I often act out the entire fight scene with my wife. We are both career martial artists, so, for us, it comes easily. However, if you do not happen to have a spouse that is a martial arts expert handy, watch movies for ideas (or call me – I choreograph fight scenes for films, theater, comic books and novels…for a meager fee).
Finally, choose the type of fights you want in your story. Do you want gritty, brutal fight scenes such as the ones in Steven Seagal’s Above the Law or in The Bourne Identity (the 2002 movie, not the 1988 television miniseries)? Or do you want Hong Kong Cinema-styled fights, such as the ones in The Matrix, Inception, or Crouching Tiger, Hidden Dragon? Most readers will follow either style as long as they make sense and are a good match with the genre you are writing in.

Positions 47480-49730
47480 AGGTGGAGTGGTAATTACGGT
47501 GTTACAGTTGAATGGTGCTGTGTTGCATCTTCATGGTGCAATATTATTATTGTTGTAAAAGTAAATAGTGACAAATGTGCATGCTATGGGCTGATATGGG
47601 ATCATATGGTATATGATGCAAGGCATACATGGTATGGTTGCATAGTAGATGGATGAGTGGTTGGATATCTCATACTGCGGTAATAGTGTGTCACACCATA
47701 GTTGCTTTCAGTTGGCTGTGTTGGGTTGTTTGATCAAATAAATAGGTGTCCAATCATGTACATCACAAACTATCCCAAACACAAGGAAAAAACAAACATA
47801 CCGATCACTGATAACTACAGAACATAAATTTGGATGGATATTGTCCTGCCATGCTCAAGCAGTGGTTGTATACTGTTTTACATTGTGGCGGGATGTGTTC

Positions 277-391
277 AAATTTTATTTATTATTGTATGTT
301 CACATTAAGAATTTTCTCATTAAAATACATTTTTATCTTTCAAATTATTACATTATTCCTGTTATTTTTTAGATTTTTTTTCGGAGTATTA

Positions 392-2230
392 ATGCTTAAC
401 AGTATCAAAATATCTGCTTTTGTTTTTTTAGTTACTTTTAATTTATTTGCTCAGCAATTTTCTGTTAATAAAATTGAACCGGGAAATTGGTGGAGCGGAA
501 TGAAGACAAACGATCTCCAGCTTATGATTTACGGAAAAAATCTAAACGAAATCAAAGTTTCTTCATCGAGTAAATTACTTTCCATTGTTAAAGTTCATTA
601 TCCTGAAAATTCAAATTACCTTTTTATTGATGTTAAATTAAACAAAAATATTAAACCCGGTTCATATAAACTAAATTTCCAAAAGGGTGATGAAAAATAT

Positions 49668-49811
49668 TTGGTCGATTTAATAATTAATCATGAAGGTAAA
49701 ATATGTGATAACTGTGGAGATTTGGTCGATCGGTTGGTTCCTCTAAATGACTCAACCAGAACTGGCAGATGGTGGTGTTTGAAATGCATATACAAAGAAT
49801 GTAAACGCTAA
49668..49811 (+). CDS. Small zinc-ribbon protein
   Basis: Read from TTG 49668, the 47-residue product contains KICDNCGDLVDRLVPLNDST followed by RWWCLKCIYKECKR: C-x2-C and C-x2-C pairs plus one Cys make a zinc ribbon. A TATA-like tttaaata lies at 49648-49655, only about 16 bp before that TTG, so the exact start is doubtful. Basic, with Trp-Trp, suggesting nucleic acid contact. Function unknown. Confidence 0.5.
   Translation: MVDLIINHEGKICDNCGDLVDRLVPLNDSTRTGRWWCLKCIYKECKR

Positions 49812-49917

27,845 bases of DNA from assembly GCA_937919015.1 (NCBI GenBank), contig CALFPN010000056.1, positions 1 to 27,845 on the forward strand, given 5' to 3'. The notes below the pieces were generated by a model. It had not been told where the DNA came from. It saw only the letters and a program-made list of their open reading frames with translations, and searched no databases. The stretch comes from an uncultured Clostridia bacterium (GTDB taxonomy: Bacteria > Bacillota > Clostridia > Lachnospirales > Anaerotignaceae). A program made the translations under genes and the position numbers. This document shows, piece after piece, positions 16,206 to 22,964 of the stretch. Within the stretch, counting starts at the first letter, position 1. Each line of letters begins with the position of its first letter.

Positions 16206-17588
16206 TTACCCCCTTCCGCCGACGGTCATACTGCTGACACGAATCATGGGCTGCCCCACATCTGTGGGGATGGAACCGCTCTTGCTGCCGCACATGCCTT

Recently, I joined a team of stellar authors, who all write under the pen name Jack Tunney, as part of the Fight Card Project.
The books in the Fight Card series are monthly 25,000 word novelettes, designed to be read in one or two sittings, and are inspired by the fight pulps of the 1930s and 1940s, such as Fight Stories Magazine and Robert E. Howard’s two-fisted boxing tales featuring Sailor Steve Costigan.
By the end of this year (2013), the Fight Card series will have published twenty-four incredible tales of pugilistic pandemonium from some of the best New Pulp authors in the business. I am writing under the Fight Card MMA brand and my book, A-Town Throwdown should debut in early 2014.